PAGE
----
Catholicism vs. Freemasonry

Topics: Freemasonry, Pope, Roman Catholic Church Pages: 5 (1833 words) Published: April 2, 2013
Research Paper
The Roman Catholic Church has prohibited its believers from forming part of Freemasonry since “In Eminenti Apostulatus” a Papal ban implemented in 1738 (Bishop, Clement, “In Eminenti”, Rome City, 1738,, web). Under the reign of Pope Clement XII, the Roman Catholic Church started what would turn into the strongest opposition that the oldest secret society of human history would have to face. Freemasonry attracted the Church’s attention due to its secret nature and growing influence among powerful groups around Europe. It was the peak of an era in which the Church was universal and in all of its glory, capable of controlling the lives of peasants, nobles, lords and even kings. The Catholic Church as any other superpower during history; manipulated the strings of the upper classes between Europe to secure its position at the top of food the chain. Consequently, Freemasonry was nearly abolished in 1738 by theocratic governments such as Spain, Portugal and Italy, which tried to extinguish the society. A great part of the Church’s campaign was based on disgracing and staining Freemasonry alleging irreconcilable political and religious differences. However, as it will be further demonstrated Freemasonry and Catholicism are not incompatible institutions.

The Original institution of Freemasonry or Free Stone Masonry (Freemasons is the contracted form of the original name) is acknowledged among non-members to be one of the most mysterious secrets carefully hidden from the outside world. In London, approximately 1212 AD, the earliest official report of the word “Free Stone” was written in Latin as “Sculptores Liberorum” which means “Sculptors of Freestone” (Prescott, Andrew, “The Earliest Use of the Word Freemason”, Scotland, Grand Lodge, 2004, web article). The origin of Freemasonry in Rosslyn Chapel near Edinburgh at 1440 AD is considered highly controversial among modern members of the society. Lastly, there is a theory, sometimes called legend by the skeptics, which states that Freemasonry dates back to the building of King Solomon’s Temple in Israel, one thousand years before the Christian era and it is also allegedly the most ancient construction ever created by the secret society.

Freemasons were originally skilled and dedicated architects, workers and sculptors. They would traditionally build an annex right next to the construction they were working on, to keep their instruments and other possessions. Freemasons would also use these annexes to eat during the designated hour of midday meal and these annexes were supposedly the first form of what modern freemasonry calls a “lodge”, however no freemason was permitted to sleep inside them.

The first form of the society also had rules, which were expected by every member to be followed. “First of all came the mason’s duty to God; he must believe in the doctrines of the Catholic Church, and must reject all heresies. Next came his duty to the King, whose sovereignty and laws he must at all time obey. Third was his duty to his employer, the master mason for whom an apprenticed stonemason worked. His must not betray his master’s secrets; he must not seduce his master’s wife, daughter, or maidservant; he must not ‘maintain any disobedient argument’ with his master, his dame, or any freemason. Then there were the general moral duties.” (Ridley, Jasper, “The Freemason a history of the worlds most powerful secret society”, New York City, Arcade Publishing, 2011, Text). These were the original laws within the society until the famous animosity between King Henry VIII of England and the Pope started. Making illegal and punishable by death to follow the Catholic Church teachings in England. Consequently, the Mason’s society was compelled to obey and embrace England’s King divinity and authority over the Catholic Church in order to avoid being hanged, burned or castrated. Afterwards came the protestant “revolution”...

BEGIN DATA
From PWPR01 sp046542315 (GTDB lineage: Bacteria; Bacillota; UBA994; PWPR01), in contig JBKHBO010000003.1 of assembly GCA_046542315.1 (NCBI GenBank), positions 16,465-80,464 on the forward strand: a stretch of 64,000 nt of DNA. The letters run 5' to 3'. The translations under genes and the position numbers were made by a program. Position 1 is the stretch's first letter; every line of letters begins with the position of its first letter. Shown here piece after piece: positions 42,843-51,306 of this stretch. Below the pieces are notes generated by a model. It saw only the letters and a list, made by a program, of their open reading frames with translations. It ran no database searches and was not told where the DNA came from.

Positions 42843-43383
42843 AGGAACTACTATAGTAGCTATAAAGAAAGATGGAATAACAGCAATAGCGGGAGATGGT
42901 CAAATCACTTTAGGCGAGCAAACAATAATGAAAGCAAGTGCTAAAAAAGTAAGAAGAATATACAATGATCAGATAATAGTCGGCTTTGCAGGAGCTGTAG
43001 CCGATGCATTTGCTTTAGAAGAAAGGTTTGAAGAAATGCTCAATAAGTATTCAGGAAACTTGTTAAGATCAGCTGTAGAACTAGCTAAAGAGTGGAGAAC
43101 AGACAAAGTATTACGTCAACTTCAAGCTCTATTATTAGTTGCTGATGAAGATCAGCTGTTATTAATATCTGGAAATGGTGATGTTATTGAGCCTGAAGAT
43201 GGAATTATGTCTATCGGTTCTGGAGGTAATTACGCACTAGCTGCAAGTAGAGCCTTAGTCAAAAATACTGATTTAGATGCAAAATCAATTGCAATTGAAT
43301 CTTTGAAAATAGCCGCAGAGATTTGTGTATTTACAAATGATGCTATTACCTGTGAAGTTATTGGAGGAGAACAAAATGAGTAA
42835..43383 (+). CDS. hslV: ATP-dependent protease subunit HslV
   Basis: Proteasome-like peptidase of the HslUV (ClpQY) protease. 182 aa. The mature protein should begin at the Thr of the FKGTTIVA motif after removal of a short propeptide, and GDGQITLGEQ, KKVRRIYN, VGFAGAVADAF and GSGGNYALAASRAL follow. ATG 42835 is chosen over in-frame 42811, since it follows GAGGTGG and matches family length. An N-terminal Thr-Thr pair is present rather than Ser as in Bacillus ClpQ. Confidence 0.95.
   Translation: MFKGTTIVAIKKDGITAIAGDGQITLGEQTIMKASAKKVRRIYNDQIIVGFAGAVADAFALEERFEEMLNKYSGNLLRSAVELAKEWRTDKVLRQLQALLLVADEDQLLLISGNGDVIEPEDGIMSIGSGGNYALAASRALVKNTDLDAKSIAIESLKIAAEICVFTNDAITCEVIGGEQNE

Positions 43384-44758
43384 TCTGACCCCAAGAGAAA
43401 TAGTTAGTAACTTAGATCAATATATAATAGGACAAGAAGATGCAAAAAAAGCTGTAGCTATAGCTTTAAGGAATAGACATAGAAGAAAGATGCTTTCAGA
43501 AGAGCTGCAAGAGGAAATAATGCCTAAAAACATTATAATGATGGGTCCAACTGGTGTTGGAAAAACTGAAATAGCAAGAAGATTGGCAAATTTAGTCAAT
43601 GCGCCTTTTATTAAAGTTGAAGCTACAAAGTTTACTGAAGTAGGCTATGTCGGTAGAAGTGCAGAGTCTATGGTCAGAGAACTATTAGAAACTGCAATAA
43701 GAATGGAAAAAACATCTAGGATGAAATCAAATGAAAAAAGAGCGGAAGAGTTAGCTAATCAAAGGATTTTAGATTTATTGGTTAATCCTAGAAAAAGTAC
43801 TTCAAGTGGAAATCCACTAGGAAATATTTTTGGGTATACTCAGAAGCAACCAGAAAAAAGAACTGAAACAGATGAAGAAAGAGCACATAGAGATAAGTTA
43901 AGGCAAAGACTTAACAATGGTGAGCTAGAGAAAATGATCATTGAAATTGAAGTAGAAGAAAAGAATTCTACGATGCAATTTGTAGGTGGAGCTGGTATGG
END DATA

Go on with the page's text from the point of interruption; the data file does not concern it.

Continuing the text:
Cited: Bishop, Clement, “In Eminenti”, Rome City, 1738,, Web
Cahill, Edward, “Freemasonry and the Anti-Christian movement”, Dublin City, M. H. Gill and Son, 1930, Text
Ridley, Jasper, “The Freemason a history of the worlds most powerful secret society”, New York City, Arcade Publishing, 2011, Text
Lodge #254, “mission statement”,, Web Article
Prescott, Andrew, “The Earliest Use of the Word Freemason”, Scotland, Grand Lodge, 2004, Web Article
Whalen, William Joseph, “Christianity and American Freemasonry”, Milwaukee city, Bruce Pub, 1958, Text
Wilmhurst, Waller Leslie, “the meaning of masonry”, Jersey City, The Gramercy Books, 1927, Text
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